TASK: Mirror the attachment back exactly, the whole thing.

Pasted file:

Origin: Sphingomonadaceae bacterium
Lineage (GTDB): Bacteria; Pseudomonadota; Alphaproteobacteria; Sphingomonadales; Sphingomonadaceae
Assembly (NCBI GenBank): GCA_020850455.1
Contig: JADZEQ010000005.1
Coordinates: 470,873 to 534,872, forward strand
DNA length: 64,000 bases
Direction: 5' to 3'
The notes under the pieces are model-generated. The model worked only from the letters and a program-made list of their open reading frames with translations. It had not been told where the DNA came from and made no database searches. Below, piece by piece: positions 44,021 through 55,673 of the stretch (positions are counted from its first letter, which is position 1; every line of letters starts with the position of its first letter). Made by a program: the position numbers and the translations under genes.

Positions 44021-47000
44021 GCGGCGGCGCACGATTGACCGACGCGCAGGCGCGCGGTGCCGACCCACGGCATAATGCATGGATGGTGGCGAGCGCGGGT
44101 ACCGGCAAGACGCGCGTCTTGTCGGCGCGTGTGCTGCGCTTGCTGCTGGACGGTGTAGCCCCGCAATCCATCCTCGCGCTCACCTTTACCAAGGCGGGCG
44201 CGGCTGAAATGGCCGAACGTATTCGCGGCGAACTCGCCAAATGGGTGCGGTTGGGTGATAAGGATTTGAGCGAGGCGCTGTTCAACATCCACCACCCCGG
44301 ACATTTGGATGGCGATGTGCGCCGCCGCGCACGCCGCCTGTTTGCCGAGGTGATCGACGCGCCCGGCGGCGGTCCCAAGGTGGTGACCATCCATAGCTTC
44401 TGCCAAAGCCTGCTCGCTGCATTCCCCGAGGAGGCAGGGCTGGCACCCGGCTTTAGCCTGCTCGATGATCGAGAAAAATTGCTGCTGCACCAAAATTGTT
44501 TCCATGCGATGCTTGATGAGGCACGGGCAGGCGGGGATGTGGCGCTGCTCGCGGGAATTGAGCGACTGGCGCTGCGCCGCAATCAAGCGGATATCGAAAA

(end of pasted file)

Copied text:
Origin: Sphingomonadaceae bacterium
Lineage (GTDB): Bacteria; Pseudomonadota; Alphaproteobacteria; Sphingomonadales; Sphingomonadaceae
Assembly (NCBI GenBank): GCA_020850455.1
Contig: JADZEQ010000005.1
Coordinates: 470,873 to 534,872, forward strand
DNA length: 64,000 bases
Direction: 5' to 3'
The notes under the pieces are model-generated. The model worked only from the letters and a program-made list of their open reading frames with translations. It had not been told where the DNA came from and made no database searches. Below, piece by piece: positions 44,021 through 55,673 of the stretch (positions are counted from its first letter, which is position 1; every line of letters starts with the position of its first letter). Made by a program: the position numbers and the translations under genes.

Positions 44021-47000
44021 GCGGCGGCGCACGATTGACCGACGCGCAGGCGCGCGGTGCCGACCCACGGCATAATGCATGGATGGTGGCGAGCGCGGGT
44101 ACCGGCAAGACGCGCGTCTTGTCGGCGCGTGTGCTGCGCTTGCTGCTGGACGGTGTAGCCCCGCAATCCATCCTCGCGCTCACCTTTACCAAGGCGGGCG
44201 CGGCTGAAATGGCCGAACGTATTCGCGGCGAACTCGCCAAATGGGTGCGGTTGGGTGATAAGGATTTGAGCGAGGCGCTGTTCAACATCCACCACCCCGG
44301 ACATTTGGATGGCGATGTGCGCCGCCGCGCACGCCGCCTGTTTGCCGAGGTGATCGACGCGCCCGGCGGCGGTCCCAAGGTGGTGACCATCCATAGCTTC
44401 TGCCAAAGCCTGCTCGCTGCATTCCCCGAGGAGGCAGGGCTGGCACCCGGCTTTAGCCTGCTCGATGATCGAGAAAAATTGCTGCTGCACCAAAATTGTT
44501 TCCATGCGATGCTTGATGAGGCACGGGCAGGCGGGGATGTGGCGCTGCTCGCGGGAATTGAGCGACTGGCGCTGCGCCGCAATCAAGCGGATATCGAAAA